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E-auction 365-278110 - GALLIA - BITURIGES CUBI (Area of Bourges) Potin au taureau chargeant

GALLIA - BITURIGES CUBI (Area of Bourges) Potin au taureau chargeant VF
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NO BUYER'S FEE.
Estimate : 75 €
Price : 27 €
Maximum bid : 29 €
End of the sale : 13 April 2020 14:03:30
bidders : 7 bidders
Type : Potin au taureau chargeant
Date: Ier siècle avant J.-C.
Metal : potin
Diameter : 18,5 mm
Orientation dies : 3 h.
Weight : 3,57 g.
Rarity : R2
Coments on the condition:
Usure importante mais exemplaire identifiable. Monnaie nettoyée
Catalogue references :

Obverse


Obverse legend : ANÉPIGRAPHE.
Obverse description : Tête à gauche, la calotte crânienne très développée et le cou bifide et l'œil marqué devant le front par un globule.

Reverse


Reverse legend : ANÉPIGRAPHE.
Reverse description : Taureau chargeant à droite, sur une ligne d‘exergue.

Commentary


Ce potin est entre le DT. 3209 attribué aux Eduens et le DT. 3503 attribué aux Bituriges.
L'appellation d'H. Patat pour ce potin est Potin au taureau chargeant "Loire moyenne" 1. Si l'attribution est plutôt biturige, il semblerait qu'ils circulèrent jusqu'au sud de la Touraine. Cet exemplaire est très particulier, avec l'œil fortement marqué par un globule devant le front. Il se rapproche du potin n° 672 du musée de Lyon (qui est dans un piteux état).
L'exemplaire 3209 du Nouvel Atlas classé aux Eduens (?) pourrait être le prototype de notre potin, largement plus stylisé. En ce qui concerne les potins proches de celui proposé ici, les provenances militeraient plutôt pour une attribution aux Bituriges.

Historical background


Bituriges CUBES (Area of ​​Bourges)

(Second - first century BC)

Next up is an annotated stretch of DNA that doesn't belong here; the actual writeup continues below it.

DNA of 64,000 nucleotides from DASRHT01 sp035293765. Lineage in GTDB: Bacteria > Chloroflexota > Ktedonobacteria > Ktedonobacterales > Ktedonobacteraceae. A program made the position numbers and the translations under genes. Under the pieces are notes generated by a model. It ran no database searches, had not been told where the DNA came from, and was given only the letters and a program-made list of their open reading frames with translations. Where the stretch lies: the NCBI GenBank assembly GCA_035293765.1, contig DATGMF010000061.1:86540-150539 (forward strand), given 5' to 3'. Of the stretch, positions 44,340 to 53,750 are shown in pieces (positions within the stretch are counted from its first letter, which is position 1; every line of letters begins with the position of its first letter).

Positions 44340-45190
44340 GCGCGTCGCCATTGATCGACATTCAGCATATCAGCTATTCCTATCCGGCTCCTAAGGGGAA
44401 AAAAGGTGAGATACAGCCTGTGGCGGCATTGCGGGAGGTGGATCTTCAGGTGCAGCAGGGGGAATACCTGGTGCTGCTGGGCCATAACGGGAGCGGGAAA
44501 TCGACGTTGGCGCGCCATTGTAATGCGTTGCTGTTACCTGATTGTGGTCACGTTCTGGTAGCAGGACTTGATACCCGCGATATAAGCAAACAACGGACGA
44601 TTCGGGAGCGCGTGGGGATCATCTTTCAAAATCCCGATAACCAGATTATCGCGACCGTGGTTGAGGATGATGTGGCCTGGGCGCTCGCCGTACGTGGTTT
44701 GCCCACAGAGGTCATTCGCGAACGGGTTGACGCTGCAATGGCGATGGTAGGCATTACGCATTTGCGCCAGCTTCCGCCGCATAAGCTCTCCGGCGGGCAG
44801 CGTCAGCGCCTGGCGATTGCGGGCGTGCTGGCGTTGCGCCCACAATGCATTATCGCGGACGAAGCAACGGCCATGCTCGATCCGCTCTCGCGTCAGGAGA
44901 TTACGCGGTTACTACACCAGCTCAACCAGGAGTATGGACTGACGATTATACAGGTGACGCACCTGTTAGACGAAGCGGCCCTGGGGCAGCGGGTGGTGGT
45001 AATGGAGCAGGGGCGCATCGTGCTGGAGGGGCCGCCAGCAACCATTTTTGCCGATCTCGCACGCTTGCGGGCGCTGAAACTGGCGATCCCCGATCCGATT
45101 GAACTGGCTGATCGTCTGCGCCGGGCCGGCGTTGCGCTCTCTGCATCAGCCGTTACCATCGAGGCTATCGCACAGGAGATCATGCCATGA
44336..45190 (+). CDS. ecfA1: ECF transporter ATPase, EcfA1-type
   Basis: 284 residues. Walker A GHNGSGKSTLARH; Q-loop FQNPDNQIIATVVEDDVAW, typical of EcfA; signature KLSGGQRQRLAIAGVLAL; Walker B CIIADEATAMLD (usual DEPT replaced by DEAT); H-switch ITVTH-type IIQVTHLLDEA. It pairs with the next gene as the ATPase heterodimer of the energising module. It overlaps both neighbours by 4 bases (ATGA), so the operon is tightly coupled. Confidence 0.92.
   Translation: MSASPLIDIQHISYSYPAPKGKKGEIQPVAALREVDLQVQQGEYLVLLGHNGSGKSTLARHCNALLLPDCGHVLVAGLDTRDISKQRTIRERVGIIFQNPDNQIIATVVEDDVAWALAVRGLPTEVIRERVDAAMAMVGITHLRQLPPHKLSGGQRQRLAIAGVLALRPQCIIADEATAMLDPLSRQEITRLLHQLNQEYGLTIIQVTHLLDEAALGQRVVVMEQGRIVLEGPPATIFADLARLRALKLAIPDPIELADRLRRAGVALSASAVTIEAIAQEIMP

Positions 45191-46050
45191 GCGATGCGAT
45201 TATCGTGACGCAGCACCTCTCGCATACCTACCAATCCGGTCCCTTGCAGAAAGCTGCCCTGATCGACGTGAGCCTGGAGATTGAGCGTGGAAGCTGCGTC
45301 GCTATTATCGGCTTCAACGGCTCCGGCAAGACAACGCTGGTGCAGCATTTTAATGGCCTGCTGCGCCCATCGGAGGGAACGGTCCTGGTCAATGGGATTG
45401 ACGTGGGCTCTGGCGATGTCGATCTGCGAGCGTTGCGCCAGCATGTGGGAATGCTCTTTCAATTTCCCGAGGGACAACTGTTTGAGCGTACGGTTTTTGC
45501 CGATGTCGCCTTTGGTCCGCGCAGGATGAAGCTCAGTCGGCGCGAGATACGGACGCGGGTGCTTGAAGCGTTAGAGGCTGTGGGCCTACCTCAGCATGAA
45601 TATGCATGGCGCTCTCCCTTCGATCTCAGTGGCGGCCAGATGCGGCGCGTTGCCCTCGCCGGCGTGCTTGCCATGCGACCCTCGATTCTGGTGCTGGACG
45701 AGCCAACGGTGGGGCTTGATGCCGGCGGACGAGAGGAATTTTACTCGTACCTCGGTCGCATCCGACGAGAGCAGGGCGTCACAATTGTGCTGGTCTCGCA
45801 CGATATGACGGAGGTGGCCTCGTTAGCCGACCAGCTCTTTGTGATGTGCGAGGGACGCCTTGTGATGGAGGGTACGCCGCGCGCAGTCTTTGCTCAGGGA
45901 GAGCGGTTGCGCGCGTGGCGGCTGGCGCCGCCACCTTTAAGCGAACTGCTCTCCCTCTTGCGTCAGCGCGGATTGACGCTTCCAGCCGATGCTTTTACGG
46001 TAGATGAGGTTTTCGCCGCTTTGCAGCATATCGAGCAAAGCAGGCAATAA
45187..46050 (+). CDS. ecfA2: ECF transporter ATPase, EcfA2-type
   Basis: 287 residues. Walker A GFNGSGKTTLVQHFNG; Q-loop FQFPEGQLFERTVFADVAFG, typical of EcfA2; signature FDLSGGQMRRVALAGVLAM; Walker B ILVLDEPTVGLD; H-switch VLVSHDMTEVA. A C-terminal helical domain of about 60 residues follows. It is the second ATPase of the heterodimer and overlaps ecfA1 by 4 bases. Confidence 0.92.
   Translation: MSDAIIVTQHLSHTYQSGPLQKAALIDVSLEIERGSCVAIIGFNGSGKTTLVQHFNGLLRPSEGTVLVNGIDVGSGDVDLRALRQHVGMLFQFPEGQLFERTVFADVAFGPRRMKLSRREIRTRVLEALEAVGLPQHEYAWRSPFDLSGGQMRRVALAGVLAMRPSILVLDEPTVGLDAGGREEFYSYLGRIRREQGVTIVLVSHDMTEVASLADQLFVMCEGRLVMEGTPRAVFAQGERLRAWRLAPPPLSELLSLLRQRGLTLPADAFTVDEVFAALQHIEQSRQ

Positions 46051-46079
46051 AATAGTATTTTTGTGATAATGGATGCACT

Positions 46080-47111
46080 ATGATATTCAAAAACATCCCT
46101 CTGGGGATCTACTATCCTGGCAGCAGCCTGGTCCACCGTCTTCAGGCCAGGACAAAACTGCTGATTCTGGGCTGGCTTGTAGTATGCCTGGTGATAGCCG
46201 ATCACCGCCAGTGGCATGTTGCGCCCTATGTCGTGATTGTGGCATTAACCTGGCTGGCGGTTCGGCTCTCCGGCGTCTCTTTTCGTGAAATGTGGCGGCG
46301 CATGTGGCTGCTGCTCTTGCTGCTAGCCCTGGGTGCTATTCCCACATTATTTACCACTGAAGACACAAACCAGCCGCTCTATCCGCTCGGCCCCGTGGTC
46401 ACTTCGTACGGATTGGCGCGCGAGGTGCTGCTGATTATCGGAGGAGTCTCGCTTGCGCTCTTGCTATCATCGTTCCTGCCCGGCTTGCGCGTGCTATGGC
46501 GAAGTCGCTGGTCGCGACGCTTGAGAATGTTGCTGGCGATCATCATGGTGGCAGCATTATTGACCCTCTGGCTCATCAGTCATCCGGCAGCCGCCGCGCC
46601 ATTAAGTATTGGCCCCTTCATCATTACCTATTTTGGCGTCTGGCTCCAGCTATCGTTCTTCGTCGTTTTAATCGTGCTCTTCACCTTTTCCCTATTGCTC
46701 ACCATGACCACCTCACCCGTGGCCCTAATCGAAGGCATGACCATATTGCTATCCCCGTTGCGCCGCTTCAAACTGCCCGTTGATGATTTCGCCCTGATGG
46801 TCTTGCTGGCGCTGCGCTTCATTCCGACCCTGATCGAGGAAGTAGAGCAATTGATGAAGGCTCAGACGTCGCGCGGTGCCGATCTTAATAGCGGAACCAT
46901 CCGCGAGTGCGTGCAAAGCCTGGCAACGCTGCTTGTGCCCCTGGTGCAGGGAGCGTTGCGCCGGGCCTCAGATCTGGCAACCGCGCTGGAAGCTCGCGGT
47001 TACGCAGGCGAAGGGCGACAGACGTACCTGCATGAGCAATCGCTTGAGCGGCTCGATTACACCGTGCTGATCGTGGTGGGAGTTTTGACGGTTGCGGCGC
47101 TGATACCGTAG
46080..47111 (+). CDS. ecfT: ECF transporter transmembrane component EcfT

Bituriges Cubes were one of the most powerful nations of the Celtic. Their territory extended over a portion of Bourbonnais, Touraine and Berry, the current departments of Cher, Indre and part of the Allier. Their capital was the oppidum Avaricum (Bourges). Loire separated Aedui and Carnutes. They also had neighbors Pictones the Lemovices and Arverni. According to the account of Livy, the king of Bituriges Ambigat reigned throughout the unified Gaul in the sixth century before J. C-. and had sent his two nephews, and Bellovesus Sigovesus, one in Italy and one in the East, found the Gallic Empire a century later, extended over Britain, Central Europe (except Switzerland), northern Italy and the greater part of the Danube. Before the Gallic Wars, Bituriges were customers Éduens and a contingent of Boii was installed on their territory. Their main wealth came from livestock and iron mines that had brought wealth and prosperity. In 52 J. C-. , They supported Vercingetorix. They were defeated at Genabum (Orléans) by Caesar. Vercingetorix pushed to practice the technique of scorched earth. And they destroyed more than twenty oppida but refused the same to their capital, Avaricum (Bourges). Caesar besieged the oppidum, defended by thirty thousand and ten thousand allies Bituriges. The city was taken and burned, only eight hundred soldiers were able to escape, while the garrison and population were massacred. Caesar found abundant reserves which enabled him to spend the winter and prepare for the campaign next spring. However, Bituriges have provided a contingent of twelve thousand men to the relief army of the Gallic coalition during the siege of Alesia. Early 51 before J. C-. Caesar led a new campaign in Bituriges who submitted very quickly. A few weeks later, they intervened to Caesar to fight against Carnutes. Caesar (BG. I, 18, VII, 5, 8, 9, 11-13, 15, 21, 29, 75, 90, VIII, 2, 3, 4, 11). Strabo (G. IV, 2). Livy (HR. V, 34, 35). Pliny (HN. , IV. 109). Ptolemy (G. II, 7). Kruta: 68-70, 145, 186-187, 212-213, 240, 334, 344, 360.

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